Dog walks in North Somerset - 6 great places for a doggy adventure

PUBLISHED: 17:50 02 April 2015 | UPDATED: 11:07 07 April 2015

Why walk when you can run?

Why walk when you can run?


Want to head out for a woodland ramble, a wander through parkland or walk by a lake? The best off-lead dog walks in North Somerset are easily accessed and navigated, many with nearby parking

Your four-legged friend will be keen to get off the lead and explore these new walks.Your four-legged friend will be keen to get off the lead and explore these new walks.

What can be better on a nice day than to go on an adventure with your four-legged best friends, taking in some of the district’s most beautiful views and wildlife-rich locations?

Avoiding busy roads and livestock, the dog walks listed below offer fresh air as well as peace and quiet.

1. Weston Big Wood, Portishead

Maintained by Avon Wildlife Trust, this woodland can be accessed a number of ways including off Valley Road and from a footpath leading from The Downs. With a few wider, well-walked routes crossing the woodland, there are also a number of narrower, paths that can be taken to make the most of this walk. Go here at the right time of year and you’ll be blown away by the colourful bluebell display.

North Somerset has some great places to enjoy with your four-legged friends.North Somerset has some great places to enjoy with your four-legged friends.

2. Walton Common, Walton-in-Gordano

For those who don’t mind a bit of an uphill start, the common – another Avon Wildlife Trust site - can be accessed from a path leading up from Walton Street. On a circular course, you will take in the open common before venturing into the woodland with wide paths leading you on an easy-to-follow route. A warning for anyone with a dog with a fairly high prey drive, at certain times of year the common is home to lots of pheasants!

3. Clevedon Pill and Wains Hill

Does your dog need energising? Take him on one of these popular walks.Does your dog need energising? Take him on one of these popular walks.

Great on a sunny day, giving gorgeous views of the Bristol Channel, Clevedon Pill and Wains Hill can be accessed either from Old Church Road or Salthouse Road, via the Marine Lake. This route includes green open spaces, great for a game of fetch, as well as the hardcore coast path (which is good on a wet day when you want to avoid too much mud).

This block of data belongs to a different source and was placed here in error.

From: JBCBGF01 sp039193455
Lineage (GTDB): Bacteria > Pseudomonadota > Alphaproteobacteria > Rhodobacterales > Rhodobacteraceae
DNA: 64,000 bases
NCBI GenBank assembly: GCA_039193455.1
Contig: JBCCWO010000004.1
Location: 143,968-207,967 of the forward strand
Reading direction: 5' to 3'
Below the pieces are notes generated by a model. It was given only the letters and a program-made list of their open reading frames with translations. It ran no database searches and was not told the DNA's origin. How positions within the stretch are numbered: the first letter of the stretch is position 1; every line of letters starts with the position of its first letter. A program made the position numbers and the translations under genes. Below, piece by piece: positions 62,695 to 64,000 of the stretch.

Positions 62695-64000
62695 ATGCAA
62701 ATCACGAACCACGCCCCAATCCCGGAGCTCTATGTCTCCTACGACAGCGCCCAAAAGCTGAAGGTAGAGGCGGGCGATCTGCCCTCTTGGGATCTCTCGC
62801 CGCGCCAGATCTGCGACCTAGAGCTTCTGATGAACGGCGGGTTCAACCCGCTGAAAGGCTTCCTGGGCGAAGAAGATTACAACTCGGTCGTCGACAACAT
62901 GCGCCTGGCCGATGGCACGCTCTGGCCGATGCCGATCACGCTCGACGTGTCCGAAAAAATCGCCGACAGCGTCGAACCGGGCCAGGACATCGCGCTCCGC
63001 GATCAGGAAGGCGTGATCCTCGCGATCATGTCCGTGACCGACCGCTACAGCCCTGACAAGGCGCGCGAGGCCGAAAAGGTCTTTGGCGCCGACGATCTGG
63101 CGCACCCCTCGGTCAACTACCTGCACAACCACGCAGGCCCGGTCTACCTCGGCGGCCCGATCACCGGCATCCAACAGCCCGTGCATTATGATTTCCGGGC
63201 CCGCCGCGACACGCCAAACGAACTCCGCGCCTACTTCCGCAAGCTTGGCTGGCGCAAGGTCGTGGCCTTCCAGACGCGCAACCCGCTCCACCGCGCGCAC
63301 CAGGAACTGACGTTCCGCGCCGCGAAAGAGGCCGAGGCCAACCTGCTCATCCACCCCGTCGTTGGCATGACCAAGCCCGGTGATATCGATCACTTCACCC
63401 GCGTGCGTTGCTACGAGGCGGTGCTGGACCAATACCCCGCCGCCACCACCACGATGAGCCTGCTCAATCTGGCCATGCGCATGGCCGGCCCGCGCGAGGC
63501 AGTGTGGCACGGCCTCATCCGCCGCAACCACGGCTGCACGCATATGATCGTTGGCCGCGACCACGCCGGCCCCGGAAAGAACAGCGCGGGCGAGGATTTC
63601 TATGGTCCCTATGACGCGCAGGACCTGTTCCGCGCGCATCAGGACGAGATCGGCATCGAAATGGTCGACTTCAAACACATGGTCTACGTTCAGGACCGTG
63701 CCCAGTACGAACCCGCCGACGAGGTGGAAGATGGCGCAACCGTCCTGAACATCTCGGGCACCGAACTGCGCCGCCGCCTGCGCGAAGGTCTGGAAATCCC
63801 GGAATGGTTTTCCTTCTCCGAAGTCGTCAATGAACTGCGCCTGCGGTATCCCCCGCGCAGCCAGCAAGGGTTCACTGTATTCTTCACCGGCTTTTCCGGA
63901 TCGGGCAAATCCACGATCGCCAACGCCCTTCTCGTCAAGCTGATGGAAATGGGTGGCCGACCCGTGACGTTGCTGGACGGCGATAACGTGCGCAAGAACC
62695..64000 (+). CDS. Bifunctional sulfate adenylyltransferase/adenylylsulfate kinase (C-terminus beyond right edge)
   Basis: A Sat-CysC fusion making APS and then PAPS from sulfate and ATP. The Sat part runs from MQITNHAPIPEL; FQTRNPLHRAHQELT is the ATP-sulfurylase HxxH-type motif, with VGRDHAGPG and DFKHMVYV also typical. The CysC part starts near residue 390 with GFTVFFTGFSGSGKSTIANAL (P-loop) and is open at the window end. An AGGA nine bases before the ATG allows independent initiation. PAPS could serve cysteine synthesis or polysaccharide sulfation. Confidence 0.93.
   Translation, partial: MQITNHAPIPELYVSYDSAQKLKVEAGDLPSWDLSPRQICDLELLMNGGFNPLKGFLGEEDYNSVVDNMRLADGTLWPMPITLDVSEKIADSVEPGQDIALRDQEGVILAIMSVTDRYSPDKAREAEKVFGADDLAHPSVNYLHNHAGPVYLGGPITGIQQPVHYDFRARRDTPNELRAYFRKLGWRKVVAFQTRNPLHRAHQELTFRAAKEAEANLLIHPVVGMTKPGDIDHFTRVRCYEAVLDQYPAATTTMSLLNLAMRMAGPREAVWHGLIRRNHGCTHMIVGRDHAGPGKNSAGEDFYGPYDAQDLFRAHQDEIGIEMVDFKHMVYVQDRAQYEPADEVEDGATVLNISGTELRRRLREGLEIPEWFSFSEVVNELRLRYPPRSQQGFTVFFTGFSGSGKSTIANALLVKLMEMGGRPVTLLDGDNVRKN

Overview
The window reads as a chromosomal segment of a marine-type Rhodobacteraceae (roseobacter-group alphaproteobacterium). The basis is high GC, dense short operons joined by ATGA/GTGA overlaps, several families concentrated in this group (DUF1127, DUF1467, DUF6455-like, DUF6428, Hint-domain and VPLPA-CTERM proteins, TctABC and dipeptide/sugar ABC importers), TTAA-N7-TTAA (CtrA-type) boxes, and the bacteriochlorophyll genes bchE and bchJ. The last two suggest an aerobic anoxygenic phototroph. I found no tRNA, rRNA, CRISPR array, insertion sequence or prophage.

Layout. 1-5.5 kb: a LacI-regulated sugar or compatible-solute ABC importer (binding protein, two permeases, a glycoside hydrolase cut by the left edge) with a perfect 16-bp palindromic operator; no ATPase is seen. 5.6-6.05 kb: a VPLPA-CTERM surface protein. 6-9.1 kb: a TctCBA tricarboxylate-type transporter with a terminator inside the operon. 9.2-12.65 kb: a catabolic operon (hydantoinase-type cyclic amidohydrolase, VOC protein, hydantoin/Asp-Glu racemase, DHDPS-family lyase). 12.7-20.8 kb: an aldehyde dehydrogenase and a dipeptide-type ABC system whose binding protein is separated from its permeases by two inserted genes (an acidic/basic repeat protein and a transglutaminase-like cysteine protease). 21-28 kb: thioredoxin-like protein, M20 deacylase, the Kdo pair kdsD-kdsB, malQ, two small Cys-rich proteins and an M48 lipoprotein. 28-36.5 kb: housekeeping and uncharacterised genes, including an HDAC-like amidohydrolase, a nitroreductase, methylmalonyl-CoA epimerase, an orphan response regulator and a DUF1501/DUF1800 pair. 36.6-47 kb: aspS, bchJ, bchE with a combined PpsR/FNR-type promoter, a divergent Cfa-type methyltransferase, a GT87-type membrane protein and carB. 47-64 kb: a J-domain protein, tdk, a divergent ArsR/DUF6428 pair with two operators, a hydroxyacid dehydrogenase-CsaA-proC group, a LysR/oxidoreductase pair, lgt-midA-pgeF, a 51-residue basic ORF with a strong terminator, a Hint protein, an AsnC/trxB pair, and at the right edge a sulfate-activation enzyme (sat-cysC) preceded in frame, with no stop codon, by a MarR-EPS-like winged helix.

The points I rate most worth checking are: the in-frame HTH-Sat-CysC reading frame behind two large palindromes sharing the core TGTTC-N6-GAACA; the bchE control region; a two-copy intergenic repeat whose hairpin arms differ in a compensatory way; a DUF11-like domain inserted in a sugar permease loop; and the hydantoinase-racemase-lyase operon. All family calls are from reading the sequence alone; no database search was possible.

4. Leigh Woods and the Avon Gorge

This walk starts at Leigh Woods, where there is a large car park used by walkers, cyclists and families to access the woodland’s numerous trails. A path drops gently downhill through woodland to reach the banks of the River Avon, with the Clifton Suspension Bridge high overhead. When beginning the walk at Leigh Woods, follow the signs for Paradise Bottom. If unsure about walking along the riverbank, where the water flow can be very strong, you can simply remain in Leigh Woods and walk for miles around its numerous gravel paths.

5. Chew Valley Lake

For dogs that love water, this can also be a worry-free walk for their owners who know their pets will be safe diving in and out of the lake. Park alongside the Pelican Inn at Chew Magna and follow the banks of the River Chew which will lead you to the lake. If you and your dog haven’t burnt all of your energy off at the lake, you can continue a route up to Knowle Hill before heading back toward the pub.

6. Ashton Court, Long Ashton

With 860 acres of land, this estate offers vast open spaces to allow your dog to make the most of their day out. You can park in a public car park near to the estate entrance off Kennel Lodge Road (which also leads to buildings owned by the University of the West of England). After parking, avoid the gate to the deer park but instead turn left up the hill toward some woodland where you can roam for as long as you want before perhaps enjoying a much-deserved drink at the Courtyard Café.

* Let us know your favourite dog walks so we can share them with our readers by commenting below. Why not also share this with your other dog-loving friends?

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